Skip to content
Author:

Copenhagen summit and faith: could there be any link?

Updated Tuesday, 8th December 2009

Climate change is a real issue, and one that politicians and global corporations are looking at seriously. What role do religious leaders have to play in the debate?

This page was published over five years ago. Please be aware that due to the passage of time, the information provided on this page may be out of date or otherwise inaccurate, and any views or opinions expressed may no longer be relevant. Some technical elements such as audio-visual and interactive media may no longer work. For more detail, see our Archive and Deletion Policy

Human-induced climate change poses a grave risk to all inhabitants of the Earth - flora, fauna and us. There is overwhelming evidence it's happening and the future impacts will be even more severe.

The recent demonstrations ahead of the Copenhagen climate change summit are just one indicator of peoples’ concern and their demand for international action. This is understandable as a lot depends on the outcome of this summit; both in terms of goodwill and practical action.

The key organiser for one of the major demonstration event in the UK was Stop Climate Chaos, a climate change coalition of primarily environmental and international development NGOs.

Climate change is no more an issue of earth-first ethos only, but is now also that of a moral/social justice, so it's not surprising that quite a number of the members of this coalition are faith-based organizations. It is predicted that the impacts of climate change are going to hurt the poor in developing countries particularly badly, and these are the people who are least able to cope with its impact, even though they had contributed least to get us to this crisis stage.

Why faith-based organizations?

The involvement of faith-based organisations in social action is not new. Singly or in coalition with other secular movements, they've been behind some of the most significant historical events. Some recent examples of their contributions include the struggles against slave trade and apartheid as well as their role in the tearing down of the Iron Curtain.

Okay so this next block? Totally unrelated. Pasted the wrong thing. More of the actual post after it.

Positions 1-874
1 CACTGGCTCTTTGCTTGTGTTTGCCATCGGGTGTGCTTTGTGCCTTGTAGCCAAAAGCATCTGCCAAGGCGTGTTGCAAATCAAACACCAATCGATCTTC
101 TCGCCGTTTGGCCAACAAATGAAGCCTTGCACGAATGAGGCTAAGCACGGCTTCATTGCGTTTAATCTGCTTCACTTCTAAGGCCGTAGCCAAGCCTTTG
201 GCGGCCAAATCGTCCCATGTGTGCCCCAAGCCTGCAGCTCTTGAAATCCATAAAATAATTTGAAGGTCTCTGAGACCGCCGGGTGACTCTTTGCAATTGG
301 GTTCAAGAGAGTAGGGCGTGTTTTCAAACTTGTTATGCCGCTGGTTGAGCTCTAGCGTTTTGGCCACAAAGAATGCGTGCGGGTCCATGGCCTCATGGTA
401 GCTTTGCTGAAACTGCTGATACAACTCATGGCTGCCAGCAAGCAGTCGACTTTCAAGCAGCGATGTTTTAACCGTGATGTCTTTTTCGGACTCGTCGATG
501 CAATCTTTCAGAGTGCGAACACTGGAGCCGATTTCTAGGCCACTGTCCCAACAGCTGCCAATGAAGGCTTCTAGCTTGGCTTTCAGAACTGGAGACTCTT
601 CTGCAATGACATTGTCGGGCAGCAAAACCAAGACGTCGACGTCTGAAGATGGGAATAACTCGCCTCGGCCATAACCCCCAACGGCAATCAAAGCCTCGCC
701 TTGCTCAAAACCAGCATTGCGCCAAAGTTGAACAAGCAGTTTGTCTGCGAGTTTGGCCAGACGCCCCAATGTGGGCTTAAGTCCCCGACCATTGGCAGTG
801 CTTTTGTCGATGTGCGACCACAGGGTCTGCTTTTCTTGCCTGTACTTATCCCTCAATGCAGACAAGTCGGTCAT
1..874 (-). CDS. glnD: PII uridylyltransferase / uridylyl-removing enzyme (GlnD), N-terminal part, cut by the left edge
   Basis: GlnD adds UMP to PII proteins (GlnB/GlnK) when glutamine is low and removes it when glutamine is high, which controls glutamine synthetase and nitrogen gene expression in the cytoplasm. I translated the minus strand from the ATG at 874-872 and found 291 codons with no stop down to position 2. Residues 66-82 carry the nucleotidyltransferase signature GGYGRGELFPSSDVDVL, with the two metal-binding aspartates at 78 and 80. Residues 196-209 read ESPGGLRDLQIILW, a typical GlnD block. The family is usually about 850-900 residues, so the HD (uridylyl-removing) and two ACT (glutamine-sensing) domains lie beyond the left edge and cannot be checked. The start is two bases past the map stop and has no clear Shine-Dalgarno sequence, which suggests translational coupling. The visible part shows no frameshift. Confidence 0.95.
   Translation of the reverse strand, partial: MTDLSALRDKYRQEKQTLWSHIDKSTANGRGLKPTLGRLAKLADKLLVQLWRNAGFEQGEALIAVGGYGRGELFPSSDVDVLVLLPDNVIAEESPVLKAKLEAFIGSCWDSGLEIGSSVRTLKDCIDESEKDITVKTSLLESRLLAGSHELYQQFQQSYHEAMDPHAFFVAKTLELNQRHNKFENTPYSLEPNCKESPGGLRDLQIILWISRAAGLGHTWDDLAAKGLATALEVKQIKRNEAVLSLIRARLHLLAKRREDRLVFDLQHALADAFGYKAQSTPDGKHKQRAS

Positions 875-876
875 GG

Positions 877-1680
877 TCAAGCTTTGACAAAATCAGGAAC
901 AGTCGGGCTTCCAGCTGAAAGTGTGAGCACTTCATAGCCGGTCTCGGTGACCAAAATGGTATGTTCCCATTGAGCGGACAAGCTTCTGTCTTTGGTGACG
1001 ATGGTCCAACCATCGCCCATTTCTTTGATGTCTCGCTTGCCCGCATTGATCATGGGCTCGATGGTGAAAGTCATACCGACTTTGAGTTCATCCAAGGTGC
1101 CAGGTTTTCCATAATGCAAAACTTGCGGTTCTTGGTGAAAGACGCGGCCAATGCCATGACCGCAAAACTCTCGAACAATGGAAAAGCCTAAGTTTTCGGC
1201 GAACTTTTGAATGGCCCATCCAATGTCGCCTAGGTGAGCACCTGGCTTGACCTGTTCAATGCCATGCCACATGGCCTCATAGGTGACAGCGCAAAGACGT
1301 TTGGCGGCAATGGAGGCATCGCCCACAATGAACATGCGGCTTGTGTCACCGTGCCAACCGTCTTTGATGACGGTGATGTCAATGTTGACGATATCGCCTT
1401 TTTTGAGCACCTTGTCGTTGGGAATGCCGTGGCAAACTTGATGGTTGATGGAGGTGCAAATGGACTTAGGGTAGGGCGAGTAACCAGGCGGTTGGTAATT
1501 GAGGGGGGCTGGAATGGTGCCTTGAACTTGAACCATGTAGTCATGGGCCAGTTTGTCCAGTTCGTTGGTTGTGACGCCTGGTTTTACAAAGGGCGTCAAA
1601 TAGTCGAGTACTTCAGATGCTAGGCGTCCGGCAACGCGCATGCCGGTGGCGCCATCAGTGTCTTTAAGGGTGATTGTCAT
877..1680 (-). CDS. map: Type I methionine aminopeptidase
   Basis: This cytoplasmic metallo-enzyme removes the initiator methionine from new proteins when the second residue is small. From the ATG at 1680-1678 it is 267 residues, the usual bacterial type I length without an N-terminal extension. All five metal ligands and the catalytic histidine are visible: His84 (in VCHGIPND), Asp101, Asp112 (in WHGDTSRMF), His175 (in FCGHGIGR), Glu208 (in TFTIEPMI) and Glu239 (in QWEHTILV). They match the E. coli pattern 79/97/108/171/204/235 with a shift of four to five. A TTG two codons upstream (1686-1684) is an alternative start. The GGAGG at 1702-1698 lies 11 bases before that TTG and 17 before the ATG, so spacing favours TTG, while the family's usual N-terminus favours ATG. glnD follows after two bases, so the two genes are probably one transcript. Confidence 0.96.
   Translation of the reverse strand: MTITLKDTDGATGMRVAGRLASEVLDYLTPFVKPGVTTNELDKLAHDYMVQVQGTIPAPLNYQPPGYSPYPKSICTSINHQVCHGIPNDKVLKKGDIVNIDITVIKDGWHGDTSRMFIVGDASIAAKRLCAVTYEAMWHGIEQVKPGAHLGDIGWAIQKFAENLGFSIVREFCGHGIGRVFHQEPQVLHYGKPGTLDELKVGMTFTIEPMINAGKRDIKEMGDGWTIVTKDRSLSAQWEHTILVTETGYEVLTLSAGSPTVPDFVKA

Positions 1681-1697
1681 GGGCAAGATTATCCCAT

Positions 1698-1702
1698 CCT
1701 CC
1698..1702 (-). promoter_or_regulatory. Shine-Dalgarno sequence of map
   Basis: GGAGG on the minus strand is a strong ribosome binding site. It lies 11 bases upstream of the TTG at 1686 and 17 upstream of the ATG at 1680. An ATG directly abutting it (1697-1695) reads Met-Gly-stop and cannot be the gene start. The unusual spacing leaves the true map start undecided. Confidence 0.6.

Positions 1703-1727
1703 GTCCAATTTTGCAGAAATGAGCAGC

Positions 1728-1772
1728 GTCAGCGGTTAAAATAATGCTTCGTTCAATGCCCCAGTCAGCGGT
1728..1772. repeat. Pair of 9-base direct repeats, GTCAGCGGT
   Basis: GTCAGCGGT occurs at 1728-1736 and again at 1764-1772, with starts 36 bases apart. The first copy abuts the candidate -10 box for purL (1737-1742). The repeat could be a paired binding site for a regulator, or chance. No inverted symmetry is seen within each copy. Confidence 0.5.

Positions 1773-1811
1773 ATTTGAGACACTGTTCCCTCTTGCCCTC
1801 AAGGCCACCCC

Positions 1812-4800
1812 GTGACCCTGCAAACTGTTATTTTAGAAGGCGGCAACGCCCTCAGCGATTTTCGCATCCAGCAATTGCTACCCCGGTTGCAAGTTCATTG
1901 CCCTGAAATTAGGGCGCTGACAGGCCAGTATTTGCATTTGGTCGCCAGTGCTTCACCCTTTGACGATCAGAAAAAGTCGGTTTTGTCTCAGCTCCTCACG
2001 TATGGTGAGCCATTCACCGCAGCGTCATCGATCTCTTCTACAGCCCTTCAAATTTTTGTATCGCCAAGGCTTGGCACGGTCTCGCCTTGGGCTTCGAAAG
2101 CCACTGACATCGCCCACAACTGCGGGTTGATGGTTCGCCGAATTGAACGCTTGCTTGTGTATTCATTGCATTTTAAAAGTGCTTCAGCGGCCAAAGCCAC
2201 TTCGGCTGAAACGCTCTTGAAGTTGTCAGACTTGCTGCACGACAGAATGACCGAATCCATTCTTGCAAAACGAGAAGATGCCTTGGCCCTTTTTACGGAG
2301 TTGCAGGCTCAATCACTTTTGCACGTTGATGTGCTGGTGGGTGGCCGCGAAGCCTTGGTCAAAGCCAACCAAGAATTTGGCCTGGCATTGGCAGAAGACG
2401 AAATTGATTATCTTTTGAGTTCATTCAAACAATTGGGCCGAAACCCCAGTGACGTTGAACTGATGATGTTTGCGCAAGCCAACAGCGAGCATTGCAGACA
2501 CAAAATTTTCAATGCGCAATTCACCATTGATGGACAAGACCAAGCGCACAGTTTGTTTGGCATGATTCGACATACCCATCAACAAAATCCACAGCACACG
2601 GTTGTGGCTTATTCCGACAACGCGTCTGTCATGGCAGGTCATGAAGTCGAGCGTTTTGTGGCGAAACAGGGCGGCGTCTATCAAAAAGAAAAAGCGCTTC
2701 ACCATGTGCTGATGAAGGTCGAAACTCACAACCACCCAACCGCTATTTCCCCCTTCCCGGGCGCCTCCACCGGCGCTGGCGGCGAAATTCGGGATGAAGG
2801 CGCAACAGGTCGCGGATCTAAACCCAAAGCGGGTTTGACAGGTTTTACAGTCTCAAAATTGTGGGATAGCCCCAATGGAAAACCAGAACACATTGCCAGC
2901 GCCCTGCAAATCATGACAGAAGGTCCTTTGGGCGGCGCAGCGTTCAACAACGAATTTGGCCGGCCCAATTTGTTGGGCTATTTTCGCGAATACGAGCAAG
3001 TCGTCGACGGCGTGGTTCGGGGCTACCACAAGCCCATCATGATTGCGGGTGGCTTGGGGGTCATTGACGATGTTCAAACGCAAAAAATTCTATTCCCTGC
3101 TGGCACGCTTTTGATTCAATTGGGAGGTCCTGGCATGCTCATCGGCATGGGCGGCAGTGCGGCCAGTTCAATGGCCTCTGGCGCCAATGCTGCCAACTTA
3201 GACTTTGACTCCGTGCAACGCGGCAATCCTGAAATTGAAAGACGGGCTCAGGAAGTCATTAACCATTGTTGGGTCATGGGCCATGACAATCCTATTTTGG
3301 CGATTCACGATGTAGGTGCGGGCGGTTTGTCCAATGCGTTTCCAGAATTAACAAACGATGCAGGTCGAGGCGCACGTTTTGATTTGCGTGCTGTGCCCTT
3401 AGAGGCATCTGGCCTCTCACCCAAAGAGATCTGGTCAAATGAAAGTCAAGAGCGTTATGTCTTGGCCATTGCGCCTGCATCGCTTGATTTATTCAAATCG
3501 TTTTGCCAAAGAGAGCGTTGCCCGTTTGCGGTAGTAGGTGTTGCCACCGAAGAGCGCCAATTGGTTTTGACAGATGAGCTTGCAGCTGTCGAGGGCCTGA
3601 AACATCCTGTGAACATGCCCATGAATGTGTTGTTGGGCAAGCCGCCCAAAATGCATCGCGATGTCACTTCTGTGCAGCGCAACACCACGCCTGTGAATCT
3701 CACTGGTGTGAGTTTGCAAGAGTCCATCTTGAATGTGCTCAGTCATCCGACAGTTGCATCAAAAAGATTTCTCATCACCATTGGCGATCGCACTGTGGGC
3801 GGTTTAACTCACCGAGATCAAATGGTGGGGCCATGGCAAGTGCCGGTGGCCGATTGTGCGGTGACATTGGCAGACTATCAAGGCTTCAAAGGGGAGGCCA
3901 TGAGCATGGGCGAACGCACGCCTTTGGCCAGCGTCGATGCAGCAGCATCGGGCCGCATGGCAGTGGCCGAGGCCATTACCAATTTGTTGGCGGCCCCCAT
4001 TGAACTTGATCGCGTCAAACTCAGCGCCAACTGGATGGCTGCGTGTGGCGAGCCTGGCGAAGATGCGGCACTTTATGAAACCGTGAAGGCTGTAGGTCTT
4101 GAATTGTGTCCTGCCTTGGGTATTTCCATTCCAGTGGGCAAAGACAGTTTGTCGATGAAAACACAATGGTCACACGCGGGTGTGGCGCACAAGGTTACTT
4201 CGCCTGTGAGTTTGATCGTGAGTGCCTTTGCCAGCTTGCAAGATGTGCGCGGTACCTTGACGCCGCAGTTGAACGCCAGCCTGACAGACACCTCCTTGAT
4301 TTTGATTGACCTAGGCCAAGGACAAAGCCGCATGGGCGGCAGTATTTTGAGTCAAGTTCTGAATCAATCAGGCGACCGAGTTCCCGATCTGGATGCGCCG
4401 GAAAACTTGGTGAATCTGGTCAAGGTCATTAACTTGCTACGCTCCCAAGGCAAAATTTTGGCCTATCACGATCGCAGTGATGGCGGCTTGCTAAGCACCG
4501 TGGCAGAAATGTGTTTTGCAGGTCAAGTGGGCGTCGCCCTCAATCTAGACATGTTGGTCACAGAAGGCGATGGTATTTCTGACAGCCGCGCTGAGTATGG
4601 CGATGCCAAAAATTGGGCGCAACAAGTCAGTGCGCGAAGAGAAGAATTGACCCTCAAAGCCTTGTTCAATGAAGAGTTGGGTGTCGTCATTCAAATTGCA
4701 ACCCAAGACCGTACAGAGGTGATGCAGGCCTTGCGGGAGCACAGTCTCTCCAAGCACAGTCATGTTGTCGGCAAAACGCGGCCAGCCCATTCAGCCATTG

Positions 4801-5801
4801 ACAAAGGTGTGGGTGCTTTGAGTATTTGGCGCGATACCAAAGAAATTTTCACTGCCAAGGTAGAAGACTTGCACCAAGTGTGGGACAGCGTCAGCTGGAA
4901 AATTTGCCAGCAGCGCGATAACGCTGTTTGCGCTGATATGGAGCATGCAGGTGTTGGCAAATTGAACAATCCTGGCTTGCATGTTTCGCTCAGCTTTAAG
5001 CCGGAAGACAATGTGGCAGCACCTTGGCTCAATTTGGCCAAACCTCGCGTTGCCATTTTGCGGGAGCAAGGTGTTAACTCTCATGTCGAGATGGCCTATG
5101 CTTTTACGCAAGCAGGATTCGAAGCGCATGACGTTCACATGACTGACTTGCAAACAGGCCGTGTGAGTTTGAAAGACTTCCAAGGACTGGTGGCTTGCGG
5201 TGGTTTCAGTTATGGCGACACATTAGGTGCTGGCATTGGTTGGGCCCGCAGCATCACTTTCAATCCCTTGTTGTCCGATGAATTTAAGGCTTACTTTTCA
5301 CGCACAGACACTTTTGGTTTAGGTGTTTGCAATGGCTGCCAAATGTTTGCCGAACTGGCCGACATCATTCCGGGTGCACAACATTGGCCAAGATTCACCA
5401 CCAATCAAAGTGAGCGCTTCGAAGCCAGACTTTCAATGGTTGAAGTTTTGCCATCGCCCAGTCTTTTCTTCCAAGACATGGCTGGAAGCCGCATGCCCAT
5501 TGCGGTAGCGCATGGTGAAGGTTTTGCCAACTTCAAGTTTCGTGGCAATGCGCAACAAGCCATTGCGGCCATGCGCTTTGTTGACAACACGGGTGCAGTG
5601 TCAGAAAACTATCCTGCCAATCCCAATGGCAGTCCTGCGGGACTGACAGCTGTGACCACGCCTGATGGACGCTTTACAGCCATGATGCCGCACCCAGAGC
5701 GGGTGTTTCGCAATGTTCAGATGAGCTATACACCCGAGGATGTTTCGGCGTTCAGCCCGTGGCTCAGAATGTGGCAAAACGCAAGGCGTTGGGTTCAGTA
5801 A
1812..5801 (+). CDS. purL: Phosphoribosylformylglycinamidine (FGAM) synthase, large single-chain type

Interfaith Climate Summit.

Interfaith Climate Summit.

Picture © copyright Fotograf Magnus Aronson.

Maria Nita is a PhD student at the Open University studying faith-based groups participating in the Climate Change campaign in Britain. She has been conducting her field work during the past two years which had involved visiting and participating with activists. Maria says one source of strength for such organizations is that faith gives a strong sense of identity to participants. She also adds although there could be some differences in the action details of coalition members, there is an overwhelming unity in the common goal, both among faith-based organisations and the secular sector. Last year, faith based organizations had undertaken their own climate summit in Uppsala, Sweden to urge action. Even this weekend’s action (The Wave) symbolically started off with an ecumenical service ahead of protest march.

In conclusion, it is a positive step to see faith-based organizations take leadership of their respective adherents (not too few as they are) and making their voice heard for the common good of all the Earth’s inhabitants.

Transcript

Interfaith Climate Summit: Uniting for the Planet's Future.

Find out more

Intergovernmental Panel on Climate Change

Alliance of Religions and Conservation

Study with The Open University

Open University Courses in Religious Studies

Open University qualifications in Environment, Development and International Studies

 

Author

Ratings

Share

Copyright information

For further information, take a look at our frequently asked questions which may give you the support you need.

Have a question?